In an interesting passage in Notes from a Small Island, Bill Bryson remarks that one of the things he likes about the British (and that distinguishes them from Americans) is their ability to be happy with little things; a reminiscence inspired by the sight of a couple sitting outside their beach-front holiday home in the middle of an English winter, in a howling gale, wrapped in blankets, and the observation that they were perfectly content because when they wanted to “they could retire to the hut and be fractionally less cold. They could make a cup of tea and, if they were feeling particularly rakish, have a chocolate digestive biscuit.”
It’s something I’m trying to emulate, in the general sense of appreciating what I have and not being discontent because I don’t have, for example, a Mercedes, but in light of the festive season I’ve seen another aspect to it. Families spend a lot of time and effort thinking about what they’re going to get for Uncle John et al., trying to find out what various people actually want (depending on the person – some people are easy to choose a gift for, and then there’s me), and worrying about how they’re going to pay for it all. Then, of course, on the day you have all the Oscar-worthy acting as you endeavour to convince Aunt Gertrude that it’s just what you’ve always wanted while all the time trying to find out what on earth it is.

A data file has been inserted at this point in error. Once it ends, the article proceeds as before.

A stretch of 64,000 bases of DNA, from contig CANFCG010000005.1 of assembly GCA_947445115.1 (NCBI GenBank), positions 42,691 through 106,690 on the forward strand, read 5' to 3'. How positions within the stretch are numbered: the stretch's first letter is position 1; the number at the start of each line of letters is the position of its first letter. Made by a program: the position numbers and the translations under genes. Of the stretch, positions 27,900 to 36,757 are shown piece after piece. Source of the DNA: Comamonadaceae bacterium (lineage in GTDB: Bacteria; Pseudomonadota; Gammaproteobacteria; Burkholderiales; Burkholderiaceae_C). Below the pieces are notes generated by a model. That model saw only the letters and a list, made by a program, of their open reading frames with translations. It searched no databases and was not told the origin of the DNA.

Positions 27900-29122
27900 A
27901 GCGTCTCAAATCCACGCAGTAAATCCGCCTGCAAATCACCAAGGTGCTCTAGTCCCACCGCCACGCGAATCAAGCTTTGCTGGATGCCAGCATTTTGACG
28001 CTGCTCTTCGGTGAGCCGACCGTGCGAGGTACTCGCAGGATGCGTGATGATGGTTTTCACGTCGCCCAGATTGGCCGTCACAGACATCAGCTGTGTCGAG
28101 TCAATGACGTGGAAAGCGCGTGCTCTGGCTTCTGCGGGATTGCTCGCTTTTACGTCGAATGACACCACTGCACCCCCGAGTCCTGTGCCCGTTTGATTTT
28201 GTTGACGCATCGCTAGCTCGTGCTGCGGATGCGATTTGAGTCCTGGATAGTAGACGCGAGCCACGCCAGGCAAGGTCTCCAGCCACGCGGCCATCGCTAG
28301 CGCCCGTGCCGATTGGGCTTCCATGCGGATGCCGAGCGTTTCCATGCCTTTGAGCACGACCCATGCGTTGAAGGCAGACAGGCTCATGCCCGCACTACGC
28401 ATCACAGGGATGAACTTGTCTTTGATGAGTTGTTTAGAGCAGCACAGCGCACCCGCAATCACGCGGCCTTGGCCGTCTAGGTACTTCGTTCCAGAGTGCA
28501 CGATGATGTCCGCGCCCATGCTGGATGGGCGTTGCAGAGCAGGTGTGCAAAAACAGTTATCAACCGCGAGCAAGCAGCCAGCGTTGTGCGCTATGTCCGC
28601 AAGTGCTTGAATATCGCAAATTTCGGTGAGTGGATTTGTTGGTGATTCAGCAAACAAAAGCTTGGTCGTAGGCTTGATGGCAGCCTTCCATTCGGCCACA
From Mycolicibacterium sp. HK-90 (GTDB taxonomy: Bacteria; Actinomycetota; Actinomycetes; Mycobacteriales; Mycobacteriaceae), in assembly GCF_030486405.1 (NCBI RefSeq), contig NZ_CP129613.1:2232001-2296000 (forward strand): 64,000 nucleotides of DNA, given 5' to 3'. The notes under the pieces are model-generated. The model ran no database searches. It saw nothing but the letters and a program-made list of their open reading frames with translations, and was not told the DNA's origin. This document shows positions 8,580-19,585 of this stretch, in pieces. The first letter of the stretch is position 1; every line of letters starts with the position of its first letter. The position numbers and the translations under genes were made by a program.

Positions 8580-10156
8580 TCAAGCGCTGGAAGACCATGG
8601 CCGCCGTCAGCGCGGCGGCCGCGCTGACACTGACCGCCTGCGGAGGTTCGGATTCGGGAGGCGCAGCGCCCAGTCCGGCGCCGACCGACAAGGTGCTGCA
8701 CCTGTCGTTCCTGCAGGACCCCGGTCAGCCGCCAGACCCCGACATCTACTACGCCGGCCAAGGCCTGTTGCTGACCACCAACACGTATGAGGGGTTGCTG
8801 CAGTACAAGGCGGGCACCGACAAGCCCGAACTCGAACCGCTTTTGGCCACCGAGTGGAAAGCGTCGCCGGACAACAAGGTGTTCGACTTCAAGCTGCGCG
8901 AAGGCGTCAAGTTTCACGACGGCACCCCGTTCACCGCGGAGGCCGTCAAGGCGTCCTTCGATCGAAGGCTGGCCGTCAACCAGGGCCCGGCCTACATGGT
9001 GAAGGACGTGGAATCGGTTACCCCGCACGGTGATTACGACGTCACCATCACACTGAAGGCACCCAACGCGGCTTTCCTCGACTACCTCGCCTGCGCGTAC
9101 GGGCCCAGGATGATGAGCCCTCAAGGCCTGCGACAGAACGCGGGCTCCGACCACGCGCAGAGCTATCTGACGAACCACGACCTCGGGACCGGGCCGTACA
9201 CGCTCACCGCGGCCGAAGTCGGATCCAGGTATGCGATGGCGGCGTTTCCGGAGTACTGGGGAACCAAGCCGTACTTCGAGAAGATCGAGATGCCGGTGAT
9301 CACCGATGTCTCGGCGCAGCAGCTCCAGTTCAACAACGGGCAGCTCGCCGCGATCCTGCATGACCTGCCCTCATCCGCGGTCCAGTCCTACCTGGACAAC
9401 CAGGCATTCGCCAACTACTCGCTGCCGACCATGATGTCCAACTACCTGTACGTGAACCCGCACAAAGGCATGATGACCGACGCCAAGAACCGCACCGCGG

The interesting thing about Christmas day, is that I’ve seen equally large family gatherings (whether for a birthday or other occasion or just because the sun is shining and everyone’s in town) that involve much the same things, yet are far less stressful. It’s good to remember to that it doesn’t have to be perfect, as long as you’re having fun, and to stop and remember that it’s really about an amazing gift given to all of us, many years ago, in a little town in the West Bank.